createEffect(() => {
  document.title = `The current count is: ${count()}`;
});

function Counter() {
  return (
    <div>
      <p>The current count is: {count()}</p>
      <button onClick={() => setCount((x) => x + 1)}>Plus</button>
    </div>
  );
}

We have moved all the reactive primitives outside of the component itself in the above component. We can do this because Solid's reactive primitives themselves, not the components, are what solid.js is built on and where the "magic" happens.

Reactivity VS Virtual DOM

Like many popular frameworks, React is built on the concept of a "Virtual DOM." A virtual DOM is an in-memory representation of the actual DOM. The idea is that doing things in memory is less expensive than working with the actual DOM, so one can run and re-run components multiple times, making changes to this virtual DOM. Only if there are actual differences between the virtual DOM and the real DOM will React reconcile those changes from the virtual DOM to the actual DOM. You are literally hooking into the React Virtual DOM Lifecycle when you use hooks.

Solid.js, on the other hand, depends on "fine-grained" reactivity. When you write a JSX expression that relies on a reactive signal, for example, only the part of the JSX that depends on that signal's value is wrapped in a function that is re-run if that signal changes. The same goes for effects run in the createEffect primitive. If the effect has a dependency on one or more reactive values, it will be re-run only if the reactive value changes. There is no need for a dependency array since solid knows in advance if the value can be changed and will re-run only those effects that depend on the changed reactive values.

This is why solid components are "vanishing," and reactive primitives can be called outside of the component. After the initial render, only those fine-grained parts of the app will continue to exist.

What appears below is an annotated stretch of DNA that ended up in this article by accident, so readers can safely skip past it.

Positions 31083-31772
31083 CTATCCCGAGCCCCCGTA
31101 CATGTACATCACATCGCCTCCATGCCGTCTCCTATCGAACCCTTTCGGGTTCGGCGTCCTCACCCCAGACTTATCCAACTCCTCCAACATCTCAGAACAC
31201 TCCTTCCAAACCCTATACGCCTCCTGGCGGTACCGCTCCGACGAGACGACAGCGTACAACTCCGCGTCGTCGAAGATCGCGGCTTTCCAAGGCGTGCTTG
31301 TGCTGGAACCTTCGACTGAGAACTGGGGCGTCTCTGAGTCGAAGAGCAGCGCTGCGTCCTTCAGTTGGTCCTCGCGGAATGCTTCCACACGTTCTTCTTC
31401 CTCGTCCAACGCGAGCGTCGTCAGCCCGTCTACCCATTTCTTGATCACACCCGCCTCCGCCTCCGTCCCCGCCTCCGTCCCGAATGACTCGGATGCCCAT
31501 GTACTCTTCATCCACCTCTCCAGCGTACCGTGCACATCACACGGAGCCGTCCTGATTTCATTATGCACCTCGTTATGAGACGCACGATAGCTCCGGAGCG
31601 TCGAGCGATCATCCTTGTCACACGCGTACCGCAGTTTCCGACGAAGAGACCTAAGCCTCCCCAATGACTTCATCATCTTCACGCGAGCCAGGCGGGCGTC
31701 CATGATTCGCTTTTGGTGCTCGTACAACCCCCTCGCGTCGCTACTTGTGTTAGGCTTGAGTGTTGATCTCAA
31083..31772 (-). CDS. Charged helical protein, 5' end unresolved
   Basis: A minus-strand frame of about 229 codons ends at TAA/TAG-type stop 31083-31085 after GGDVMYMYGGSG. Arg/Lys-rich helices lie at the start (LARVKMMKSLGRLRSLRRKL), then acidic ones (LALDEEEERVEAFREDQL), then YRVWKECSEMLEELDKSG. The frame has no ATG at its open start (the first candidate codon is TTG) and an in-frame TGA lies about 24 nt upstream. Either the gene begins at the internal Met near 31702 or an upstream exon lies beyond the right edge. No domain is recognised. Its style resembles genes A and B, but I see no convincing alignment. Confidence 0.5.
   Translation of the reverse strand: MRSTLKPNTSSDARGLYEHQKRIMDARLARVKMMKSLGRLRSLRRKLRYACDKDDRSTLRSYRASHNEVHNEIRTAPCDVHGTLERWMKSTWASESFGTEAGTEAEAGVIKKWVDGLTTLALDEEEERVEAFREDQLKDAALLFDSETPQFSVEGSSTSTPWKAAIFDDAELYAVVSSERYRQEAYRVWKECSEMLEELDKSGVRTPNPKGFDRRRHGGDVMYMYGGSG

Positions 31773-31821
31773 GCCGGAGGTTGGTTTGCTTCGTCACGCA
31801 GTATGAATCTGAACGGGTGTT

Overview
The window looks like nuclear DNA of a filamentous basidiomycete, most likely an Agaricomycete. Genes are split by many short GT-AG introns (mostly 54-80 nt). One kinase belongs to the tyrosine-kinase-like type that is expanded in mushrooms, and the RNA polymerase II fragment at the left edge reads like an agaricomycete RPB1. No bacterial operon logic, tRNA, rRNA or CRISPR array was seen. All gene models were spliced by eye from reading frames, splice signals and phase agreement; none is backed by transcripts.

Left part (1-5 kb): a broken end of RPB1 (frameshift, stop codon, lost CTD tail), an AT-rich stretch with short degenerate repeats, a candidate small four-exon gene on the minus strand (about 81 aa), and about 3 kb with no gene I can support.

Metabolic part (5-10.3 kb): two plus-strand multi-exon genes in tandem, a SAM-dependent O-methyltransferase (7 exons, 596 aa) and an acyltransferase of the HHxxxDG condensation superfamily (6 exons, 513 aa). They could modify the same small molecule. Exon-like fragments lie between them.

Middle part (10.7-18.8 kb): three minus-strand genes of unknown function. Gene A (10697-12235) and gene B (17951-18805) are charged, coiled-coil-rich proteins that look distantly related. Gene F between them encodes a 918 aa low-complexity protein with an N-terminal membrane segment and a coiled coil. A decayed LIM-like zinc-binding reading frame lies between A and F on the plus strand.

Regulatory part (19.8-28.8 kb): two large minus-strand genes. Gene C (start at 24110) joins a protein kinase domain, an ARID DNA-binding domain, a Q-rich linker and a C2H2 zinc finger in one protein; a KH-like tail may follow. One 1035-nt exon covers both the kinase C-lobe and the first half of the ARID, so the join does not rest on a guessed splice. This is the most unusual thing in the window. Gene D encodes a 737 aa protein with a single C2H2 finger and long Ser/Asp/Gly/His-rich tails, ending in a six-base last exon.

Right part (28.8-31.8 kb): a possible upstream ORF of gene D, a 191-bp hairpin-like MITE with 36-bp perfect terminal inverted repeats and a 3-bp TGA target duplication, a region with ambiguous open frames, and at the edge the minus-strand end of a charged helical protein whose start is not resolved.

Gotchas coming from React

This difference in how the two frameworks work under the hood can lead to two of the biggest "gotchas" that React developers fall into when starting with solid.js. The first gotcha is you need to re-teach yourself that components don't ever get re-run. Those things that we have taught ourselves that we should (and shouldn't) do in a React component no longer apply in Solid.js. We don't need hooks like useCallback and useRef, because the component never re-runs. Instead, we can just assign them to variables like any other JavaScript code we write:

function MyForm() {
  const handleSubmit = (e) => {
    /* handl submit */
  };

  let myInput;
  // use onMount or createEffect to read after connected to DOM
  onMount(() => myInput.focus());

  return (
    <form onSubmit={handleSubmit}>
      <input ref={myInput} />
    </form>
  );
}

The second is that you can break the fine-grained reactivity if you destructure the props. The props object may or may not have reactive values in them. By destructuring them, that reactivity can be lost. So instead of writing code like this:

function Greeting(props) {
  const { greeting, name } = props;
  return (
    <h3>
      {greeting} {name}
    </h3>
  );
}

It would be best if you wrote it like this:

function Greeting(props) {
  return (
    <h3>
      {props.greeting} {props.name}
    </h3>
  );
}

Or you can utilize solid's mergeProps or splitProps utility functions, which allow you to merge or split objects with reactive values without breaking reactivity.

When React was introduced, it challenged the best practices of the day. That challenge has had a lasting impact on how we write web applications. Solid is here to continue to push us in that same direction that React started.